Since Massimino's arrival the credibility gap between UNLV and the local media has widened. In May it was learned that some Runnin' Reb players had been given privileges to work out for free at a private club, the Las Vegas Sporting House. Initially, the athletic department issued a release that blamed this violation of the NCAA's extra-benefits rule on "the previous men's basketball administration." It turned out later that one of Massimino's assistants had written a letter designating which players were to use the club.
And then there's the matter of just how much the loss of Tarkanian has cost the basketball program. Local newspapers have reported that revenue from season-ticket sales is down $1 million: Weaver says it isn't that much. Then after announcing a paid attendance of 8,500 for its Nov. 27 exhibition against Marathon Oil, the school had to admit that 6,000 of the tickets had been freebies.
Massimino's own credibility begins to wobble when he tries to defend UNLV's made-for-success schedule of patsies. Last week the Runnin' Rebels were supposed to be in Hawaii taking on such heavyweights as Duke and Michigan in the Rainbow Classic. But after Massimino was hired, UNLV pulled out of the Rainbow so it could schedule a couple of easy W's, including a Dec. 30 game against Hofstra, a 79-41 yawner. The Rebs also bought out their contract to play at Lamar, meaning that Massimino doesn't face a single tough nonconference road game. And, with the exception of New Mexico State, the Big West conference has its usual lineup of soft teams, which should give UNLV an easy launching pad to the NCAA tournament.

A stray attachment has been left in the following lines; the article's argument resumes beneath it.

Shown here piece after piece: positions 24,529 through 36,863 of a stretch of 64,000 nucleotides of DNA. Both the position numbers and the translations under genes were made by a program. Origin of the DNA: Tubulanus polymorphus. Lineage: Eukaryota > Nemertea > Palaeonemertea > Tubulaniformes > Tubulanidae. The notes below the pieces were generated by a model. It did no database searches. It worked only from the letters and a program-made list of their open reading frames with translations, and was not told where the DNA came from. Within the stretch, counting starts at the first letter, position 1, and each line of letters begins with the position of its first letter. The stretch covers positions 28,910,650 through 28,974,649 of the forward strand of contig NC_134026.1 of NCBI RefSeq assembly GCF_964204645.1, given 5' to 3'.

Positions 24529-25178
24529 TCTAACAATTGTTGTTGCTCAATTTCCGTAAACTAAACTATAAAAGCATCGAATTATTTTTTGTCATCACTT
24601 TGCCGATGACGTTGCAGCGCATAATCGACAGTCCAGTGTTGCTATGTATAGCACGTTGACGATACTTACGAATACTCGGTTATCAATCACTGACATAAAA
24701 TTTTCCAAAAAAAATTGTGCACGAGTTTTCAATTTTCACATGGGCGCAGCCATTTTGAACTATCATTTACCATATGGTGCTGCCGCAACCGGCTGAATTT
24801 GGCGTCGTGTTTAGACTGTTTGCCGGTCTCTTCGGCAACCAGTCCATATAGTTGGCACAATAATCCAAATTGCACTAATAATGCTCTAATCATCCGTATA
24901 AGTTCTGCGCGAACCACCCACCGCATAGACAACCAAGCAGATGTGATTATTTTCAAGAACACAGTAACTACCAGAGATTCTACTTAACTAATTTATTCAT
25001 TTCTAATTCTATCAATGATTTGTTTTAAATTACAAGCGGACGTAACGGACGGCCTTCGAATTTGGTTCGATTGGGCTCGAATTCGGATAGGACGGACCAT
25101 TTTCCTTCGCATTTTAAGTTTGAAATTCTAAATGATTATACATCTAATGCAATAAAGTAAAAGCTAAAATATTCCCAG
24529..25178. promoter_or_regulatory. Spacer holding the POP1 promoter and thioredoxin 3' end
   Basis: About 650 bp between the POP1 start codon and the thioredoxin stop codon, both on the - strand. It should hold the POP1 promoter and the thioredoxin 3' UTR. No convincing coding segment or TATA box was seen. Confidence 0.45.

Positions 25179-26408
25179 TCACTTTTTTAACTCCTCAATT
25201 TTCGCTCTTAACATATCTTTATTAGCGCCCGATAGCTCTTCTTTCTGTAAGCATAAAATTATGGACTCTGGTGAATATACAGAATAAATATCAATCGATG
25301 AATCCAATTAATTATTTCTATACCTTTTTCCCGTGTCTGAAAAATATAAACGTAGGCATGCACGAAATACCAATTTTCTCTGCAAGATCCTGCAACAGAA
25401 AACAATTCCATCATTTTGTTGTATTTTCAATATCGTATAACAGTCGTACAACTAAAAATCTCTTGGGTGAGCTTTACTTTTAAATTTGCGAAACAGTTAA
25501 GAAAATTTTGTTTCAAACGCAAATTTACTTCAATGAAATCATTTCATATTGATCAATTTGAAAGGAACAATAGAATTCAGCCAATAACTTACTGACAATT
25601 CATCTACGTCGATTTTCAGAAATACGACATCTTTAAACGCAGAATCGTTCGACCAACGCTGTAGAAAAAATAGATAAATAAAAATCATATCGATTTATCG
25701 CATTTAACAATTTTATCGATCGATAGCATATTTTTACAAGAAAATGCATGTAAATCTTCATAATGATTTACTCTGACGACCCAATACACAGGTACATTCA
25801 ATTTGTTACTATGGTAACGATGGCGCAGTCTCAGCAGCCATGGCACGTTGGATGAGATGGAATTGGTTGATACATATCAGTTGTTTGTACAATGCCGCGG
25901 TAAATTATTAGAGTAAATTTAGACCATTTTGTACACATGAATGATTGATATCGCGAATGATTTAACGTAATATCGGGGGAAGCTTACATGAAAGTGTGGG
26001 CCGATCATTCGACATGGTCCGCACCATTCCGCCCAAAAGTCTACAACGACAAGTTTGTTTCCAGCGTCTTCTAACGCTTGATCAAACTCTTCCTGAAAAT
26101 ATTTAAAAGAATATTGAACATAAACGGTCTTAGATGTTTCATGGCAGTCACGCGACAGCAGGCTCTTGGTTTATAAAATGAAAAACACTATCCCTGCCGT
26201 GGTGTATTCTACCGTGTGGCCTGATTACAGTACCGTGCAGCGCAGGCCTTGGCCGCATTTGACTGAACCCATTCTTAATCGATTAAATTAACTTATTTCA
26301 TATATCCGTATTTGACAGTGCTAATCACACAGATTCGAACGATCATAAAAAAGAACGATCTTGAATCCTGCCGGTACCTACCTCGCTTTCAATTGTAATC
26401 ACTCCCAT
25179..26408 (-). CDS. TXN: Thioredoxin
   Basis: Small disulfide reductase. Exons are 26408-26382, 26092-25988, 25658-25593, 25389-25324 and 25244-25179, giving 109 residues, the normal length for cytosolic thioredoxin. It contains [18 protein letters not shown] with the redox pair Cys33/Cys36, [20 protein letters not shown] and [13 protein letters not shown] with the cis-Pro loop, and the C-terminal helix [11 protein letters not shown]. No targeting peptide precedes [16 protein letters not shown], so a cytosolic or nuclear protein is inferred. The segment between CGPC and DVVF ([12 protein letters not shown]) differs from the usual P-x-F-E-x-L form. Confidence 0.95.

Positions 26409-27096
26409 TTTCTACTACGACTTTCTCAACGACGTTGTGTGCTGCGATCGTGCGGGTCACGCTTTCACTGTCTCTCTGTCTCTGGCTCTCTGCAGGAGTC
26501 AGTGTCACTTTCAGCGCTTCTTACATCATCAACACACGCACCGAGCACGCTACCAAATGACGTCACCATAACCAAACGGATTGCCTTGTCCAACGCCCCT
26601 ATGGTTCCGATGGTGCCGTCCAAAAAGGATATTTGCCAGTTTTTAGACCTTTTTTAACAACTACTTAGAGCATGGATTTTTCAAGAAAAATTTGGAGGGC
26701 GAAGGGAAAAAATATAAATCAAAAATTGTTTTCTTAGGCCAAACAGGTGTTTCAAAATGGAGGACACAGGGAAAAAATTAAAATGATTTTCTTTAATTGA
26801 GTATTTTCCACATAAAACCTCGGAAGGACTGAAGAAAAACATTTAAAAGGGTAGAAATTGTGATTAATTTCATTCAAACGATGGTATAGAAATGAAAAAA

While games against nice little private colleges from the East may be in keeping with the Rebels' new piety over academics, many Vegas fans didn't buy this new act—and not because they thought Hofstra was a movie about a dead mobster. Only about 10,000 people, slightly more than half the capacity at the Thomas and Mack Center, showed up for that game; in a town where the entertainment competition is stiff, UNLV versus Hofstra couldn't match up with that night's lineup on the Strip of the Beach Boys, Liza Minnelli, Frankie Valli, and Dionne Warwick and Burt Bacharach. After the game, when asked what he and Massimino said at the end of the blowout, Hofstra coach Butch van Breda Kolff, perhaps only slightly in jest, said, "We both apologized. I said, 'I'm sorry we came.' He said, 'I'm sorry we invited you.' " However, when Massimino was asked about the one-sided game, he talked about how much he respected Hofstra. And he never even cracked a smile.
Massimino seems to be trying to avert the sniping about his program by focusing on his players. Strange as it is to see a Massimino-coached team employing Tark's fast-break style, Massimino had to switch to have any chance of appeasing Vegas fans and keeping his players in the program. "He told us we would run and press, and we told him we would stay," says sophomore guard Reggie Manuel. "He kept his word, and we kept ours."
Trust. The healing process must be based on it. And though Tark's players have accepted their new coach, it apparently is going to be a long time before the feuding factions of Las Vegas will trust each other.